AfroFinns – a View of the Past & Future

Sep 16, 2022

"A Tree Cannot Stand on the Ground Without its Roots."

African Proverb


A few weeks ago, I participated The Good Hair Day annual event, an event which emphasised this year, the Future of the Afro-Finns community in Finland. The event started with celebrating afro Finns’ recent fashion with two fabulous fashion shows from the creation of the artist Malaika Mollel and Agar Mamer. There were different panel discussions about Afro Finns heritage, Afrofuturism in the digital world and the Hair Talk (an honest discussion about celebrating afro hair, offering advice on how to take care of afro hair and a view of the subject in our daily life).

So, what is Afrofuturism? And why is it so important?

Afrofuturism was born in the minds of thousands of enslaved Africans passing the horrific Middle Passage while saying prayers for their lives and that of their descendants. These people dreamt of a society completely without both physical and social bondage of oppression. These were the first Afrofuturists, and they brought to life what we know as the definition today

Afrofuturism is all about evaluating the past, present and future and imagining a world that encourages better conditions for Black people through literature, music, technology, and arts. In Afrofuturism, the world has a structure that doesn’t violently oppress Black communities (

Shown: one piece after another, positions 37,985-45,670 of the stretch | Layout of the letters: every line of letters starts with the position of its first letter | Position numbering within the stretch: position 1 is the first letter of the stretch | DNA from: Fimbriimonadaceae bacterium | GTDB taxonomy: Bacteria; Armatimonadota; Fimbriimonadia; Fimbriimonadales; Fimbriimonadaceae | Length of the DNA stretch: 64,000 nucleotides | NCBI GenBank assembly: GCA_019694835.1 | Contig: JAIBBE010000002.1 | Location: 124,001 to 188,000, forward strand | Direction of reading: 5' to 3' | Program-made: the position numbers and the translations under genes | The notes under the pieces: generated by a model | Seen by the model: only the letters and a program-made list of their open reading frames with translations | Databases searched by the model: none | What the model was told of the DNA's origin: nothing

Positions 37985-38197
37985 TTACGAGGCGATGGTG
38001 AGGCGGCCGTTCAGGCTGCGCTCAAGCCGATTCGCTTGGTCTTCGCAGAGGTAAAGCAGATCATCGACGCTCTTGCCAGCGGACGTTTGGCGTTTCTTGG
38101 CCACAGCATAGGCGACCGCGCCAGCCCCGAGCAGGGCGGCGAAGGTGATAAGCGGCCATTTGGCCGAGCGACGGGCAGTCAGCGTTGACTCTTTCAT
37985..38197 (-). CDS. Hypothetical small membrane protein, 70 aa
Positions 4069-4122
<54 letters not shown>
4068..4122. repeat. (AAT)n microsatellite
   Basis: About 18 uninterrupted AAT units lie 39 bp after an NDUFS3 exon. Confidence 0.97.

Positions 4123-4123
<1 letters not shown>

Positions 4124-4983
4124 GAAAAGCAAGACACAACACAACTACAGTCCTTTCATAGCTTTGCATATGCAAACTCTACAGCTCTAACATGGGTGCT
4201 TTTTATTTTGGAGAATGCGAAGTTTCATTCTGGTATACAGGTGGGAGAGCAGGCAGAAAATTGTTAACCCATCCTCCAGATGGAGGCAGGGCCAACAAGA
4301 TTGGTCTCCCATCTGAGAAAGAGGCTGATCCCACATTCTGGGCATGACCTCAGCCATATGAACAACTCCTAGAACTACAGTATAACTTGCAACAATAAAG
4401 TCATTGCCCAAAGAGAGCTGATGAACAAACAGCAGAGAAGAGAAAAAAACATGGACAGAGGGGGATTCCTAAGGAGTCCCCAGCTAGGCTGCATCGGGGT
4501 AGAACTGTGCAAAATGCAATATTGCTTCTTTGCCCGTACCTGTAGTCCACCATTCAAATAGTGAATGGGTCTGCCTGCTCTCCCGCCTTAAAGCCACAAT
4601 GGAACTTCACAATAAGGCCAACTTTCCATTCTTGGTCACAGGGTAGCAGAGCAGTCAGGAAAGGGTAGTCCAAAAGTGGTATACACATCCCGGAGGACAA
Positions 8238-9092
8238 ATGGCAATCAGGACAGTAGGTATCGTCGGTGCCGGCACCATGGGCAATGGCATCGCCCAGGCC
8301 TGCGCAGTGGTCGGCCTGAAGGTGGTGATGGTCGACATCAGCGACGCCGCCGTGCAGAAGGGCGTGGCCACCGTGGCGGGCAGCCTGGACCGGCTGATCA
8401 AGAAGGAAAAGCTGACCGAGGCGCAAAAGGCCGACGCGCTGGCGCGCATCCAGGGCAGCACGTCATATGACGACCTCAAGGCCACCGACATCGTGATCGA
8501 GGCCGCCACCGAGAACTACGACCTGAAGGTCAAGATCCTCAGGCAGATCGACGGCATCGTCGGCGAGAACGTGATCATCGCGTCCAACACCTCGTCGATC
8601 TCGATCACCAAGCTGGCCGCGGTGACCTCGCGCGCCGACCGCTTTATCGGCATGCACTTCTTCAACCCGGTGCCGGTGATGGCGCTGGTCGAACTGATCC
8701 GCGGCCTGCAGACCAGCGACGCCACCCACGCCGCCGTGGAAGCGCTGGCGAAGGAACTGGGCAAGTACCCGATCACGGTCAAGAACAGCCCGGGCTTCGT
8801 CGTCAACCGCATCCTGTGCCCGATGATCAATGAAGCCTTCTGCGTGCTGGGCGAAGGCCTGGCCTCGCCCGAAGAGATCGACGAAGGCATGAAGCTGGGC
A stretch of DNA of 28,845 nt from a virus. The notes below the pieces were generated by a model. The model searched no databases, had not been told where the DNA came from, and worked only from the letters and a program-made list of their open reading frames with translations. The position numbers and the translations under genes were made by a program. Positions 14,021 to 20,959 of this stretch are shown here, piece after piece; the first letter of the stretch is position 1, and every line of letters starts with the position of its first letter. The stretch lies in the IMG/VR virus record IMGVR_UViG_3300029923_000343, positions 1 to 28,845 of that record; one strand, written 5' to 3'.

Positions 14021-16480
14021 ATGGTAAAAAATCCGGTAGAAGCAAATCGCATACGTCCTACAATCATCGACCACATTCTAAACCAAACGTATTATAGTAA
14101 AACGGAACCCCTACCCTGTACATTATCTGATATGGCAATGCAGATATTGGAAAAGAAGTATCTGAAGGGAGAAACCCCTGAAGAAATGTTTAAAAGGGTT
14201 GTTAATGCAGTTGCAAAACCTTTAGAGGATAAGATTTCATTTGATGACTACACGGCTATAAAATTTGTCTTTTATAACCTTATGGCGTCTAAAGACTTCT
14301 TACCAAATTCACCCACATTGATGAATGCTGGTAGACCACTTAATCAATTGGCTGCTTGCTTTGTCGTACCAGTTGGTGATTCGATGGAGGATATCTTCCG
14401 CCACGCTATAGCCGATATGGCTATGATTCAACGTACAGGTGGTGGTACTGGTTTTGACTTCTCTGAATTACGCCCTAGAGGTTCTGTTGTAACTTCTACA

It is all about empowering a minority group that is maybe visual but invisible at the same time in Finland, like in many other countries. It’s the appreciation of seeing a bright future and realize a sea of possibilities. Whether you’re an afrofinn or not, I would say that this apply to all immigrants, especially to those who been oppressed and are unheard in society. That’s why culture events that are made by minorities, for minorities are so important. It is our chance to be heard and shine.

Now back to our topic.

AfroFinn Heritage

One of the topics that got my intention was the heritage of Afro Finns which was unknown to me as it for others. Did you know that African presence in Finland was already in the 1800??

One of the first documented Afro-Finn was Ibrahim Petrovič Gannibal (1696–1781). He born in Eritrea or Chad and died as a respected military expert and the governor of Tallinn. Gannibal is best known as the great-grandfather of the Russian writer Aleksandr Pushkin. 


In that that time, it was fashionable in many European courts to have black "adopted children". The children brought to Finland by Finnish missionary workers in the 1880s. the number of them and their fate is unknown due to lack of researched information. Afro-Finn women were known as caregivers and nannies in Finnish homes.

Photo: unknown dark-skinned and light-skinned girl, Mr. and Mrs. 1800-mid (Finna)

Photo: Family of Kaarle August Weikkolin Nyblin, Daniel 1880

Photo: Pietari Kurvinen and his family returned to Finland after the resettlement work done in Africa in 1875. Ch. Rice

CARNIVAL/FAIR LIFE AND CIRCUS FUN- 1930 (the pictures speak louder than words)